Vigilant Blog

News, trends and analysis in employment law, HR, safety & workers' comp

Showing posts by Jon Benson

Photo of Jon Benson
Apr 09 2020
Q&ACOVID-19Harassment & DiscriminationLeave Laws  

Q&A: Be careful about treating “high risk” employees differently

Question: Can we exclude employees from the workplace if they’re at high risk for severe illness from COVID-19, such as older workers or workers with underlying medical conditions? Answer: In general, no. If your reason for keeping employees away from work is based solely on their membership in a high-risk group based on…

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Photo of Jon Benson
Apr 03 2020
COVID-19  

Check WARN Act requirements even for short-term layoffs

In light of the COVID-19 (coronavirus) pandemic, many companies are making difficult decisions about layoffs in the face of an uncertain future. Short-term layoffs don’t trigger the 60-day notice requirement under the federal Worker Adjustment and Retraining Notification Act (WARN Act), but if a layoff extends past six months, it could…

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Photo of Jon Benson
Mar 27 2020
COVID-19Leave Laws  

Small employers now need to learn about FMLA administration

The Families First Coronavirus Response Act (FFCRA), which goes into effect April 1, 2020, expands the definitions of eligible employee and covered employer under the federal Family and Medical Leave Act (FMLA) in a way that will affect employers who previously were too small to be covered by the FMLA.…

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Jan 28 2020
HiringImmigration  

Q&A: Don’t ask for more documents than I-9 requires

Question: Can our company demand specific documents we want a new hire to produce in order to verify identity and employment eligibility? Answer: No. Demanding that new hires show you specific employment verification documents can expose your company to liability for “documentation abuse.” It’s considered documentation abuse under the federal Immigration Reform and Control Act…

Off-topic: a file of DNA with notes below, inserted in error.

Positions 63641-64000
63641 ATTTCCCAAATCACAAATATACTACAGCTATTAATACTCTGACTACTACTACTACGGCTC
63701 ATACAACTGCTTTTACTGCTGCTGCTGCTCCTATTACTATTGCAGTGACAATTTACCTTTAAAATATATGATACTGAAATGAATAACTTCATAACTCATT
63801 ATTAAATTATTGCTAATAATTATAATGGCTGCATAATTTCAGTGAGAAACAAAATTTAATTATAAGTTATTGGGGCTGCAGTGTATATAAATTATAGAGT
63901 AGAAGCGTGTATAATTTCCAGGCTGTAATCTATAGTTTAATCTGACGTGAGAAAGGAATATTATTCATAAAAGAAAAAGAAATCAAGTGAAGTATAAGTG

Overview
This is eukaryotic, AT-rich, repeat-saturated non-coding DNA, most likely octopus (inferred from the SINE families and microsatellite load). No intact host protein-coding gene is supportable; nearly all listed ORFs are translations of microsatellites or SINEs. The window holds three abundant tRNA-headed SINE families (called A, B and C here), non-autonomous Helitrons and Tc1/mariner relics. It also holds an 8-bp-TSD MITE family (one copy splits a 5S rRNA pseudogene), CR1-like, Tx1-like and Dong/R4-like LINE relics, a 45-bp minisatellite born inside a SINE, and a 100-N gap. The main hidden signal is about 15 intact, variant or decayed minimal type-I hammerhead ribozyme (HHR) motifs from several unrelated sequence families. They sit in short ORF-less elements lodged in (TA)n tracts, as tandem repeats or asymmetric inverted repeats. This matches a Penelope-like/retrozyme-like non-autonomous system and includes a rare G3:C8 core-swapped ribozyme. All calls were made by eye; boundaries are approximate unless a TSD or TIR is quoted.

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Photo of Jon Benson
Dec 10 2019
Q&A  

Q&A: Winter is coming! Review your inclement weather policy

Question: During bad weather there are times when some employees can’t make it in to work or when we close the business entirely for the day. Under what circumstances are we required to pay employees?   Answer: It depends on the circumstances. The rules are different for salaried exempt employees compared to non-exempt…

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Feb 13 2019
Q&AWage and Hour  

Q&A: Watch out for pattern of identical time card entries

Question: We have a strict policy requiring hourly employees to receive prior approval for any overtime work. Are there any concerns with this type of policy?
 

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Photo of Jon Benson
Dec 17 2018
Q&AEmployee BenefitsHarassment & DiscriminationLabor RelationsWage and Hour  

Q&A: No-fault attendance policies must allow many exceptions

Question: We have a “no fault” attendance policy which assigns points for absences, tardies, and early departures. Employees are disciplined and eventually terminated if they reach a certain number of points. We know we have to allow exceptions for legally protected time off, but what if it’s unclear whether an absence is protected?  

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Photo of Jon Benson
May 25 2018
Harassment & Discrimination  

Sexual harassment retaliation victim gets big verdict against her employer

A female police sergeant was awarded $350,000 in a retaliation claim when her employer transferred her 180 miles away after she complained of sexual harassment. The sergeant, who had worked for the police since 1987, had complained of unwanted sexual advances and a sexual assault by a co-worker. The investigation by…

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Photo of Jon Benson
Jan 18 2018
Leave Laws  

Supervisors can be held individually liable for FMLA violations

A federal district court in California recently ruled that supervisors can be sued individually for violations of the federal Family and Medical Leave Act (FMLA). The ruling means that supervisors could be independently responsible for damages, separate and apart from the employer’s liability. In reaching this decision, the court focused on the…

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Photo of Jon Benson
Dec 05 2017
Drug and AlcoholSafety and Health  

Think twice when conducting post-accident drug testing on employees

The Question: Our employee reported that he was injured on-the-job today, but we don’t yet know the nature of the incident or who (if anyone) was at fault. Our standard procedure is to send him for a drug test immediately. Can we do so?

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